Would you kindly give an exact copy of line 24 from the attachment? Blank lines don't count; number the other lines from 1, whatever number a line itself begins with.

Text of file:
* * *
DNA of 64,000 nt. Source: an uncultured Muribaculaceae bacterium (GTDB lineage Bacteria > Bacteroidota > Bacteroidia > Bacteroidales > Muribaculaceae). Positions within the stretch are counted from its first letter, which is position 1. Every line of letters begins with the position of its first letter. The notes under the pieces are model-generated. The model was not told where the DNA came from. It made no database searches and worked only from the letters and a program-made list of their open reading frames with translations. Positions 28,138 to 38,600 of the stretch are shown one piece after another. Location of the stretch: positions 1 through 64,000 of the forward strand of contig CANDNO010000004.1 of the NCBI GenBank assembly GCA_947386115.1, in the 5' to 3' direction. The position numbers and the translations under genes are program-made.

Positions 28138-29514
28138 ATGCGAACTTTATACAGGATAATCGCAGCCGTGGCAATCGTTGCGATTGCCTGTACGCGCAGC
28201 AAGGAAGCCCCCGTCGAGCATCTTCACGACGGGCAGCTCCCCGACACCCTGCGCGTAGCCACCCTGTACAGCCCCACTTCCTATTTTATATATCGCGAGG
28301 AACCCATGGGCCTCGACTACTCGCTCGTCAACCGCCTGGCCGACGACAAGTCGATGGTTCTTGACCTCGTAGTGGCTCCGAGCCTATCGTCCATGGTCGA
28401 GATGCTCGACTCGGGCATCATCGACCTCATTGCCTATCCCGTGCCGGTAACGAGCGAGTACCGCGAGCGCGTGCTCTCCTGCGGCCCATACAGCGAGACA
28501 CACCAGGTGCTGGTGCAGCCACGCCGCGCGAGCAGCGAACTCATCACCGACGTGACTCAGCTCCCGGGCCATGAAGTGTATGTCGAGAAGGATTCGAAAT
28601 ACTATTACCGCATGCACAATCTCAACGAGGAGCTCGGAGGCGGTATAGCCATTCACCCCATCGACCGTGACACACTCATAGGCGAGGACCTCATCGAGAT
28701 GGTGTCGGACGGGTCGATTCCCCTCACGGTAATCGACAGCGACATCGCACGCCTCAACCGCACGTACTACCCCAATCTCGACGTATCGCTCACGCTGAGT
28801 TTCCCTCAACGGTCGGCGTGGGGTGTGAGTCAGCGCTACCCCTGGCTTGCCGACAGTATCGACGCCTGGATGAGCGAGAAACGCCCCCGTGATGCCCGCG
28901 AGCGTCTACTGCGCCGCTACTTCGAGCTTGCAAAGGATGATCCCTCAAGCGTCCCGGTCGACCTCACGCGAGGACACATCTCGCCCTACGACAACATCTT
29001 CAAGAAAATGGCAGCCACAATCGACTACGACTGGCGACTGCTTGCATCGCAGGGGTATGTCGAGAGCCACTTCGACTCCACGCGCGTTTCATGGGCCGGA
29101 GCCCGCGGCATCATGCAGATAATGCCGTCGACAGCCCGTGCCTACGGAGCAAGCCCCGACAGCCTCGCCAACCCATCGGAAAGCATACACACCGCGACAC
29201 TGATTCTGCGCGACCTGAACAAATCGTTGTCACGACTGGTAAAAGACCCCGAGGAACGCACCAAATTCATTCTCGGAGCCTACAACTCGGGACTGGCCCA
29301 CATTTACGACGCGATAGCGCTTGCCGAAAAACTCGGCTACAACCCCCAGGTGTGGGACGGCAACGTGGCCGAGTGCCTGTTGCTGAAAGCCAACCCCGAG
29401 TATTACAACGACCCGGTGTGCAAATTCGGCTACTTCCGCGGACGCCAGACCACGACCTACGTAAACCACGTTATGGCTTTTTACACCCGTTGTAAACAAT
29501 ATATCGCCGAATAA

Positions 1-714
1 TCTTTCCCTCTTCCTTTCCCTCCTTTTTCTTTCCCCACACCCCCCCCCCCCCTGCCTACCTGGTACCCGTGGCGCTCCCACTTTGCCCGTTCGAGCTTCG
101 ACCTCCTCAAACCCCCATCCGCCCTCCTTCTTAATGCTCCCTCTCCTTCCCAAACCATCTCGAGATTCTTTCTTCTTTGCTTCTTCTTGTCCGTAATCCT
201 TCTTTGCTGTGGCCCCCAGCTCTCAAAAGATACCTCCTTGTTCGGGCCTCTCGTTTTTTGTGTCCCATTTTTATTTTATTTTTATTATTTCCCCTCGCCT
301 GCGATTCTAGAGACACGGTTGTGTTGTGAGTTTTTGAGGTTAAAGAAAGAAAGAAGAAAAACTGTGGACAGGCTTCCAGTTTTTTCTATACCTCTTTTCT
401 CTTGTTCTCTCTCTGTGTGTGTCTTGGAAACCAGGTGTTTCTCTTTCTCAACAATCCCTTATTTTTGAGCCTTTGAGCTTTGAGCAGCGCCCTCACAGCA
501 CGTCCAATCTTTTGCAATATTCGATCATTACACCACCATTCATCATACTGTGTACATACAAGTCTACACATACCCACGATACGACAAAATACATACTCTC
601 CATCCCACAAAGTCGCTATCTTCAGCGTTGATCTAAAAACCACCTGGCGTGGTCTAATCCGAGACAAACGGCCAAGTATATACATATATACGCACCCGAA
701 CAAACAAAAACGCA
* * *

501 CGTCCAATCTTTTGCAATATTCGATCATTACACCACCATTCATCATACTGTGTACATACAAGTCTACACATACCCACGATACGACAAAATACATACTCTC